There are many different types of psychologist (e.g.: clinical, forensic, educational, business, sport and counselling). The British Psychological Society offers information about the different specialisms. Broadly speaking, Counselling Psychologists have training in a range of talking therapies and treatment approaches. Training in Counselling Psychology usually involves undergoing personal therapy to enhance personal reflexivity and self-awareness, and is academically rigorous.
"Counselling psychologists examine a person's experience and explore underlying issues. They use an active, collaborative relationship with patients to empower people to change a certain behaviour, and use a holistic stance, which involves examining the issues a person is facing, within the wider context of what has given rise to them." NHS website.
There is no ‘right’ reason for seeking psychological therapy. Many chose to seek a counsellor or psychologist to cope with a difficult life event or difficulties in a certain area of life. Life issues could include bereavement, relationship difficulties, domestic violence or the aftereffects of childhood sexual abuse, while mental health problems could include eating disorders, post-traumatic stress disorder or psychosis. Some have noticed that their life involves patterns of behaviour or relationship difficulties. Others feel lost, confused or are struggling with their sense of identity.
Some people want to learn about themselves and describe deciding to engage in a process of personal growth. We are all shaped by our experiences and can learn to understand, accept or change things about ourselves.
Yes there are. Your GP will also be able to signpost you to NHS services. Other organisations offer low-cost therapeutic services and many therapists working privately offer a few low-cost sessions for those who cannot afford the full fee (as I do).
GPs sometimes offer computerised CBT and may recommend a programme. For example, ‘MoodGYM’ is available from the Internet and is free to use. These tools can help teach CBT tools, and some people like the privacy these programmes offer, however, there are some advantages to talking to a real person.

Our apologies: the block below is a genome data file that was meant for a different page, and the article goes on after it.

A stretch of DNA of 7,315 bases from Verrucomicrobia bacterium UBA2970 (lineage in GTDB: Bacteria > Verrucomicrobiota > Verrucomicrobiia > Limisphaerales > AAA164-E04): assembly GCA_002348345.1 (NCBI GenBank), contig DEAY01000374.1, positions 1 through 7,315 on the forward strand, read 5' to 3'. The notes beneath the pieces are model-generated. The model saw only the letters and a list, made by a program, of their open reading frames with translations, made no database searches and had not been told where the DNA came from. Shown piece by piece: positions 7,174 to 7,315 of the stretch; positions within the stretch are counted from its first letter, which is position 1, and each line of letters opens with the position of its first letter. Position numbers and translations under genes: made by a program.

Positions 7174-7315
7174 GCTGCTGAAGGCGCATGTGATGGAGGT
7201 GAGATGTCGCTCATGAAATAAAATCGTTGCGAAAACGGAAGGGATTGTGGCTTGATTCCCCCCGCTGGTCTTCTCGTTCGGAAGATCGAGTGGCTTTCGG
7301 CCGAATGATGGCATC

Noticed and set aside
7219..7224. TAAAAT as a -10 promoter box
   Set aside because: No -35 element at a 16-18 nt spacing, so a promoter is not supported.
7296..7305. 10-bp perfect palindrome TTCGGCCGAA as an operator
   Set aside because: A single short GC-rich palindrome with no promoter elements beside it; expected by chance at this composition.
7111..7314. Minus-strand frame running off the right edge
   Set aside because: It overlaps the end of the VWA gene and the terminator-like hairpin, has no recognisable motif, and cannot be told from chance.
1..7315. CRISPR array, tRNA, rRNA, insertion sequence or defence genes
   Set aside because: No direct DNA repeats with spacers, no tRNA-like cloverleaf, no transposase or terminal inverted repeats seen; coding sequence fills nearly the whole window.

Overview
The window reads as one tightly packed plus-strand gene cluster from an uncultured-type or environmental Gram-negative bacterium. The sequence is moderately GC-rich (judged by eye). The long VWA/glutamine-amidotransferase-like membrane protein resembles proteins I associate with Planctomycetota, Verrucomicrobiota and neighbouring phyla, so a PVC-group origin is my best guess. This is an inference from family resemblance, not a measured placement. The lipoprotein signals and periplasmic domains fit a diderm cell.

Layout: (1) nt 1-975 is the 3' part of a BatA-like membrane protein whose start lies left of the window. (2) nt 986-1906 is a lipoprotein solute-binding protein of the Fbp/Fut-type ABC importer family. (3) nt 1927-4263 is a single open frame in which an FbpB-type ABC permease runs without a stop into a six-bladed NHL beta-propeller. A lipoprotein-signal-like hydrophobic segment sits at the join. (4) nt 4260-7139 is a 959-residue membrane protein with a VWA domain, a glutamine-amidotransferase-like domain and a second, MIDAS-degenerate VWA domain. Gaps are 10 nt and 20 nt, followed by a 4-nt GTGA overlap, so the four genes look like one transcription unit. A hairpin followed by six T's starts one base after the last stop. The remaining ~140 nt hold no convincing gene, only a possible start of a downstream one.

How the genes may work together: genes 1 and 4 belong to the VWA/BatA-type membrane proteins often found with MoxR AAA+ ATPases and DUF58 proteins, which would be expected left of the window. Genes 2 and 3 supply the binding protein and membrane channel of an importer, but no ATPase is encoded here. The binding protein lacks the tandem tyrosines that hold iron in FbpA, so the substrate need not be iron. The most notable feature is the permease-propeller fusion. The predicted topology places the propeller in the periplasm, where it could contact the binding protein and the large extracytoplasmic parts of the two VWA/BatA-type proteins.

Maudsley Learning have shared this link to a free app for i-phone or android users: ‘five ways to well-being’.
If you are looking for a professional psychologist it is important to consider a couple of things. Firstly, the person's theoretical approach and their qualifications; you can ensure any health professional is really qualified at the level they claim to be at the Health Professionals Council website (see useful links page).
It is also important to find someone you feel able to work with. There are many different types of Øtalking therapies’ and different professionals have different personalities. It's a good idea to meet a person face-to face to help decide if you feel able to work with a person. You are under no obligation to continue meeting with someone you do not feel able to talk to.
The British Psychological Society offers a full list of accredited practitioners.
The Health Professionals Council regulates all health professionals. A register of practioners can be accessed online to ensure accurate representation.
Confidentiality arrangements will made clear in a first meeting. The content of sessions are private and any notes or identifying details will be kept securely. However, in extreme cases Rebecca is obliged to break a client's confidence, although this will be made clear to a client in the unlikely event that this arises. Like any doctor-patient relationship, my first task is to ensure you are safe.
Each session lasts for 50 minutes. The first meeting is a chance to share information and have your questions answered. I will gather some history and get a sense of what you are hoping to achieve. I will do my best to make you feel relaxed and safe. It is common to feel apprehensive before engaging in a talking therapy; please be reassured that I recognise the bravery involved in sharing your private thoughts and feelings, and sessions will go at a pace that feels comfortable.
I cannot offer an emergency service. In an emergency, emergency services should be contacted (phone 999).
The NHS Direct offers a useful resource. Call 111 from any landline or mobile phone free of charge.
The NHS website has a list of help-lines and support resources.
Please also refer to the page Useful Links & Resources.